Topic: Daily Advice

Stock market picks: Maple Leaf Foods’ hidden value could mean big gains lie ahead

On Thursday, October 29, two directors of Maple Leaf Foods Inc. (symbol MFI on Toronto) from the Ontario Teachers’ Pension Plan resigned their positions.

Maple Leaf is Canada’s largest food processor. It sells most of its products, which include fresh and prepared meats and poultry, under the Maple Leaf and Schneider brands. The company is one of the stock market picks we’ve long recommended in our Successful Investor newsletter.

Expiration of shareholders’ agreement brought big changes to Maple Leaf Foods

Until June 30, 2010, Teachers agreed to vote its 35.5% interest in Maple Leaf Foods with the McCain family’s 37.7% stake to prevent any potential takeover.

It’s understandable why Teachers wanted to be free to support takeover proposals that the McCain family opposes. After the McCain family and Teachers took over the company in 1995, the stock market pick’s shares moved up from $6 to $23. Since then, its stock price has had a series of rallies that each lasted a year or two, but eventually petered out.

Teachers recently sold some of its shares to private equity fund West Face Capital Inc. West Face now owns about 11% of Maple Leaf Foods. The pension plan will hold on to its remaining 25.2% stake for now.

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Hedge fund’s involvement could help unlock this stock market pick’s value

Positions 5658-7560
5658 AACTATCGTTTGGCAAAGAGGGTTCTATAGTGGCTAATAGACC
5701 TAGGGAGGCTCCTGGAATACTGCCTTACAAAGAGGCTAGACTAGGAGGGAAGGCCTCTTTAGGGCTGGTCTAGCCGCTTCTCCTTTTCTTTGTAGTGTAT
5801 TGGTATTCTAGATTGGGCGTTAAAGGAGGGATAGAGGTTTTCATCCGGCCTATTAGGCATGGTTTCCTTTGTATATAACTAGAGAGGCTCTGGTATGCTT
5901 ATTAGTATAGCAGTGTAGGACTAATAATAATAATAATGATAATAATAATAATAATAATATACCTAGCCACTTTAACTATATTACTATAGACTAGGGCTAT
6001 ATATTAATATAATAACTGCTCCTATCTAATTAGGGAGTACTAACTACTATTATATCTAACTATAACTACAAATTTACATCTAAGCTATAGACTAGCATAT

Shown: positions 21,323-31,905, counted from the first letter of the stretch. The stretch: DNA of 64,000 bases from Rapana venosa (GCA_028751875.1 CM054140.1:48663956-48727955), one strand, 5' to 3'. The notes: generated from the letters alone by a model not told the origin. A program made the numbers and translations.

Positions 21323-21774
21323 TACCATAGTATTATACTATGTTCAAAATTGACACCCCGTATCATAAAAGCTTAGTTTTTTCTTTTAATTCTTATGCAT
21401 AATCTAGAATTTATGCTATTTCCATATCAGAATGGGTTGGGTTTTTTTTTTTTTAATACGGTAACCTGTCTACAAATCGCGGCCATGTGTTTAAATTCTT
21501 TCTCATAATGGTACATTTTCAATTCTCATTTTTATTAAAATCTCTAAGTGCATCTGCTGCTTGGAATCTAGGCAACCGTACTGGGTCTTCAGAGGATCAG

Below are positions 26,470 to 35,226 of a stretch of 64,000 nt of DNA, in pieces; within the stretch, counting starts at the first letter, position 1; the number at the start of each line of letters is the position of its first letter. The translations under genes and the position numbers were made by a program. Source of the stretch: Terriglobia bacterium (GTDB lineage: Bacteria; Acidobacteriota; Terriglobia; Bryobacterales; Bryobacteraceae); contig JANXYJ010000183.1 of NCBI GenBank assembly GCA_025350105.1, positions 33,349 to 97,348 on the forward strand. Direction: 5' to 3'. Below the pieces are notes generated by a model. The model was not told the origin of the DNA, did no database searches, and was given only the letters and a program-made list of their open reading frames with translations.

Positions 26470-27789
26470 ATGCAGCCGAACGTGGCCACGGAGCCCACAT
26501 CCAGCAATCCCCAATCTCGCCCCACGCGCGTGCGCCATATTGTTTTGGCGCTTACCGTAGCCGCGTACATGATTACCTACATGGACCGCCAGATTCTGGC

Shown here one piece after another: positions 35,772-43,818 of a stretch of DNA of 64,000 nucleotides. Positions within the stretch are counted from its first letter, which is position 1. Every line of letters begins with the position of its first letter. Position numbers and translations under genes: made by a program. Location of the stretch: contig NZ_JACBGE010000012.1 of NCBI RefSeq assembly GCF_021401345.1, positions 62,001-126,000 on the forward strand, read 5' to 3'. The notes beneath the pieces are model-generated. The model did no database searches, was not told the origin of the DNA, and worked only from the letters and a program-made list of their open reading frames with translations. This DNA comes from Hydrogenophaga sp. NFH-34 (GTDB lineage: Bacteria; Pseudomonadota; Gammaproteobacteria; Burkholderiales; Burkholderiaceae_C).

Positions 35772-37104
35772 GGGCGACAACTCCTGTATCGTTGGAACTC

West Face has a long history of helping companies unlock hidden value. In Maple Leaf’s case, a key hidden asset is the company’s Canada Bread stake, which is worth around $7.45 per Maple Leaf share.

If Maple Leaf were to sell Canada Bread, or hand it out to Maple Leaf investors as a special dividend, its investors would still own Maple Leaf’s meat-processing operations, but their cost would go down to just $5.25 a share (the current $12.70 price of a Maple Leaf share, minus the $7.45 value of the Canada Bread share).

This would give Maple Leaf shareholders some free leverage. Further gains in the meat business would have a bigger percentage impact on the stock market pick’s shares, simply because Maple Leaf would cost less to own.

Even if Maple Leaf decides to hang on to Canada Bread, and if it continues to make progress with its meat business, today’s Maple Leaf buyers are still likely to make some money. The prospect of West Face accelerating the pace of change at the company only adds to its appeal.

The best of all investment worlds

Sometimes, of course, hidden assets stay hidden for a lengthy period. But as long as a stock has more obvious appeal, such as long-term growth prospects, a reasonable price-to-earnings ratio or an attractive dividend yield, you have what we call the best of all possible investment worlds: a heads-you-win, tails-you-break-even situation.

Maple Leaf is a real-life example. You rarely lose much in a deal like this, but if it works out well, it can be extraordinarily profitable.

We’ll continue to monitor the changing situation at Maple Leaf, and update our buy/sell/hold advice accordingly, in The Successful Investor. What’s more, you can get the latest issue free when you subscribe today. Click here to learn how.


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